In recent work, David Chalmers argues that “Edenic shapes”—roughly, the shape properties phenomenally presented in spatial experience—are not instantiated in our world. His reasons come largely from the theory of Special Relativity. Although Edenic shapes might have been instantiated in a classical Newtonian world, he maintains that they could not be instantiated in a relativistic world like our own. In this essay, I defend realism about Edenic shape, the thesis that Edenic shapes are instantiated in our world, against Chalmers’s challenge (...)
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    A Puzzle About the Experience of Left and Right.Brian Cutter - forthcoming - Noûs.
    Imagine your mirror-inverted counterpart on Mirror Earth, a perfect mirror image of Earth. Would her experiences be the same as yours, or would they be phenomenally mirror-inverted? I argue, first, that her experiences would be phenomenally the same as yours. I then show that this conclusion gives rise to a puzzle, one that I believe pushes us toward some surprising and philosophically significant conclusions about the nature of perception. When you have a typical visual experience as of something to your (...)
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  11.  51
    Against the Middle Ground: Why Russellian Monism is Unstable.Brian Cutter - 2019 - Analytic Philosophy 60 (2):109-129.
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    Color and a Priori Knowledge.Brian Cutter - 2021 - Philosophical Studies 178 (1):293-315.
    Some truths about color are knowable a priori. For example, it is knowable a priori that redness is not identical to the property of being square. This extremely modest and plausible claim has significant philosophical implications, or so I shall argue. First, I show that this claim entails the falsity of standard forms of color functionalism, the view that our color concepts are functional concepts that pick out their referents by way of functional descriptions that make reference to the subjective (...)
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  13. Down the Labyrinthine Ways.Brian Cutter - 2019 - In Brian Besong & Jonathan Fuqua (eds.), Faith and Reason: Philosophers Explain Their Turn to Catholicism. San Francisco: Ignatius Press. pp. 79-96.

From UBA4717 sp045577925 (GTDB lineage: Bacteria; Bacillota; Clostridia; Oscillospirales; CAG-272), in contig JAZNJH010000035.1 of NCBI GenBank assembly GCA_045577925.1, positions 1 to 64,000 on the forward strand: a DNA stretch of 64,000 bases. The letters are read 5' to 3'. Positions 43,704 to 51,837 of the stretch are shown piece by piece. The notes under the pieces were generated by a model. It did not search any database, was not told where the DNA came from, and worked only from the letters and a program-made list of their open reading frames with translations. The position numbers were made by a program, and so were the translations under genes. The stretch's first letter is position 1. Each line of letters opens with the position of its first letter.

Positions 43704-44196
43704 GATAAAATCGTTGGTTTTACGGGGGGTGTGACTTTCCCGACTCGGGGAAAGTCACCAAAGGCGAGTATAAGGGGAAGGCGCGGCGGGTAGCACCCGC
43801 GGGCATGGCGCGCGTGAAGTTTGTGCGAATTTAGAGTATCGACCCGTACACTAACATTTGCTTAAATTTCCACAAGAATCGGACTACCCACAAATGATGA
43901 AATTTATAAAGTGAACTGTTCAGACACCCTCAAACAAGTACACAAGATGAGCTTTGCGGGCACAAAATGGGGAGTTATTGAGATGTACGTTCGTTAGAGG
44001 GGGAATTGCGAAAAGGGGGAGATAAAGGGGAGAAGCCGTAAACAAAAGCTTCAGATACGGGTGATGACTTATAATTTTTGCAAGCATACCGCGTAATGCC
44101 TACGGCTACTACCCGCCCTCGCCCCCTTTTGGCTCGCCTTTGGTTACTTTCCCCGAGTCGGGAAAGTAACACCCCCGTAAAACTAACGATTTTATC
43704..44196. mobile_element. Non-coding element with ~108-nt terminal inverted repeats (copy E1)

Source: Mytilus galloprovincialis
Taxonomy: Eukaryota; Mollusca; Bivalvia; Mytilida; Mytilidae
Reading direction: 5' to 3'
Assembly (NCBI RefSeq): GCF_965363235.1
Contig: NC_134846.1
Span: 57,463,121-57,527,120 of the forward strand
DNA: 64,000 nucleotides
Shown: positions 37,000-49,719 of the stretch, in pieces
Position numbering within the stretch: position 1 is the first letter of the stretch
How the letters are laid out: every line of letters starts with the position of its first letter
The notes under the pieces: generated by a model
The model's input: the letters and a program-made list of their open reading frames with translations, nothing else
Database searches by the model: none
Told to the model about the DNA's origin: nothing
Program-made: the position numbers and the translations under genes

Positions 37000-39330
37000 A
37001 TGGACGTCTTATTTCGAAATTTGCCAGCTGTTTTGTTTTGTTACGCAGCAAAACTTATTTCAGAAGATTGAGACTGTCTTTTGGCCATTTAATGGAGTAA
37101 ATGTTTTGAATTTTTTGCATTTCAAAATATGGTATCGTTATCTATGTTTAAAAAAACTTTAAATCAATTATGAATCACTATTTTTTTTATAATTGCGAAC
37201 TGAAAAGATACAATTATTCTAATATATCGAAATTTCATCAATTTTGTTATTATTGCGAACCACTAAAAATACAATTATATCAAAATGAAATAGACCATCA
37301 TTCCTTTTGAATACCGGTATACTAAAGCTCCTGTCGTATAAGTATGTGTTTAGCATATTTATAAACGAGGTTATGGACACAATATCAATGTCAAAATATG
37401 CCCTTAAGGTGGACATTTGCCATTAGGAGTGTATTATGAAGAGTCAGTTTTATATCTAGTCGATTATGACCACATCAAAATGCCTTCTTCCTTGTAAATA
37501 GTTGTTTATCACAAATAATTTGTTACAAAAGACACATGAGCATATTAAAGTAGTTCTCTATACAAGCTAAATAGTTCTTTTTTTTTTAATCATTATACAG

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  14.  2
    Review of Phenomenal Qualities: Sense, Perception, and Consciousness (Edited by Paul Coates and Sam Coleman). [REVIEW]Brian Cutter - 2016 - Notre Dame Philosophical Reviews 2016.
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  15. The Modal Argument Improved.Brian Cutter - 2021 - Analysis 80 (4):629-639.
    The modal argument against materialism, in its most standard form, relies on a compatibility thesis to the effect that the physical truths are compatible with the absence of consciousness. I propose an alternative modal argument that relies on an incompatibility thesis: The existence of consciousness is incompatible with the proposition that the physical truths provide a complete description of reality. I show that everyone who accepts the premises of the standard modal argument must accept the premises of the revised modal (...)
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  16. Unknowable Color Facts.Brian Cutter - forthcoming - Mind.
    It is common for an object to present different color appearances to different perceivers, even when the perceivers and viewing conditions are normal. For example, a Munsell chip might look unique green to you and yellowish green to me in normal viewing conditions. In such cases, there are three possibilities. Ecumenism: Both experiences are veridical. Nihilism: Both experiences are non-veridical. Inegalitarianism: One experience is veridical and the other is non-veridical. Perhaps the most important objection to inegalitarianism is the ignorance objection, (...)